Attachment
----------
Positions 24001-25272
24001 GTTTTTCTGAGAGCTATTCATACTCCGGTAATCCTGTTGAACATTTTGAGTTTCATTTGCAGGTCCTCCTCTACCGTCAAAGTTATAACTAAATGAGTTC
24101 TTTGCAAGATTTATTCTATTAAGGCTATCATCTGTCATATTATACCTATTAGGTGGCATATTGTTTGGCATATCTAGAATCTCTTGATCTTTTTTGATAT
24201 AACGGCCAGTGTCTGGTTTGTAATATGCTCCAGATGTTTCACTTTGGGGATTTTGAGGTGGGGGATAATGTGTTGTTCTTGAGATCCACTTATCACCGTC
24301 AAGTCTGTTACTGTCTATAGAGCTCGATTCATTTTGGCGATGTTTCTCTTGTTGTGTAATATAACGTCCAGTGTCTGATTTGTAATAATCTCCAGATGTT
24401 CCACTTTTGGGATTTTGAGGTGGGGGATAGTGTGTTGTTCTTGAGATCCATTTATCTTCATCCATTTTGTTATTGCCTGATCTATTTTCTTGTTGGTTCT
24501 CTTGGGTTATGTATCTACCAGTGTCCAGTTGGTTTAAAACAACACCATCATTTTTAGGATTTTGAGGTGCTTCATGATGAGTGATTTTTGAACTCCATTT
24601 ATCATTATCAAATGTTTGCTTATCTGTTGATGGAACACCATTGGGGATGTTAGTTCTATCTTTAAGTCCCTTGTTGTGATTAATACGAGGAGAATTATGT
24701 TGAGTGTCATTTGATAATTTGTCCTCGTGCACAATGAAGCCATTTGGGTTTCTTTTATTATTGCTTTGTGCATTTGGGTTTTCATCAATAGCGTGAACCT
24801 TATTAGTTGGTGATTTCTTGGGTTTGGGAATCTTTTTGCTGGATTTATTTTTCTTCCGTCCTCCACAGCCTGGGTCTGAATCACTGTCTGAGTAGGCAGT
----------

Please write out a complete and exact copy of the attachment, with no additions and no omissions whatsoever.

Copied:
Positions 24001-25272
24001 GTTTTTCTGAGAGCTATTCATACTCCGGTAATCCTGTTGAACATTTTGAGTTTCATTTGCAGGTCCTCCTCTACCGTCAAAGTTATAACTAAATGAGTTC
24101 TTTGCAAGATTTATTCTATTAAGGCTATCATCTGTCATATTATACCTATTAGGTGGCATATTGTTTGGCATATCTAGAATCTCTTGATCTTTTTTGATAT
24201 AACGGCCAGTGTCTGGTTTGTAATATGCTCCAGATGTTTCACTTTGGGGATTTTGAGGTGGGGGATAATGTGTTGTTCTTGAGATCCACTTATCACCGTC
24301 AAGTCTGTTACTGTCTATAGAGCTCGATTCATTTTGGCGATGTTTCTCTTGTTGTGTAATATAACGTCCAGTGTCTGATTTGTAATAATCTCCAGATGTT
24401 CCACTTTTGGGATTTTGAGGTGGGGGATAGTGTGTTGTTCTTGAGATCCATTTATCTTCATCCATTTTGTTATTGCCTGATCTATTTTCTTGTTGGTTCT
24501 CTTGGGTTATGTATCTACCAGTGTCCAGTTGGTTTAAAACAACACCATCATTTTTAGGATTTTGAGGTGCTTCATGATGAGTGATTTTTGAACTCCATTT
24601 ATCATTATCAAATGTTTGCTTATCTGTTGATGGAACACCATTGGGGATGTTAGTTCTATCTTTAAGTCCCTTGTTGTGATTAATACGAGGAGAATTATGT
24701 TGAGTGTCATTTGATAATTTGTCCTCGTGCACAATGAAGCCATTTGGGTTTCTTTTATTATTGCTTTGTGCATTTGGGTTTTCATCAATAGCGTGAACCT
24801 TATTAGTTGGTGATTTCTTGGGTTTGGGAATCTTTTTGCTGGATTTATTTTTCTTCCGTCCTCCACAGCCTGGGTCTGAATCACTGTCTGAGTAGGCAGT